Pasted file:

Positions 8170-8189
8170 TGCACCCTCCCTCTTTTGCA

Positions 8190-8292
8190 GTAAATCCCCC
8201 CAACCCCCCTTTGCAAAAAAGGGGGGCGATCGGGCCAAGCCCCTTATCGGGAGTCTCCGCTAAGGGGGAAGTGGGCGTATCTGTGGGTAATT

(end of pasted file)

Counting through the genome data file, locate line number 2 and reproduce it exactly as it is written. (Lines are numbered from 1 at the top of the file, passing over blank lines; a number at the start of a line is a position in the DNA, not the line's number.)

8170 TGCACCCTCCCTCTTTTGCA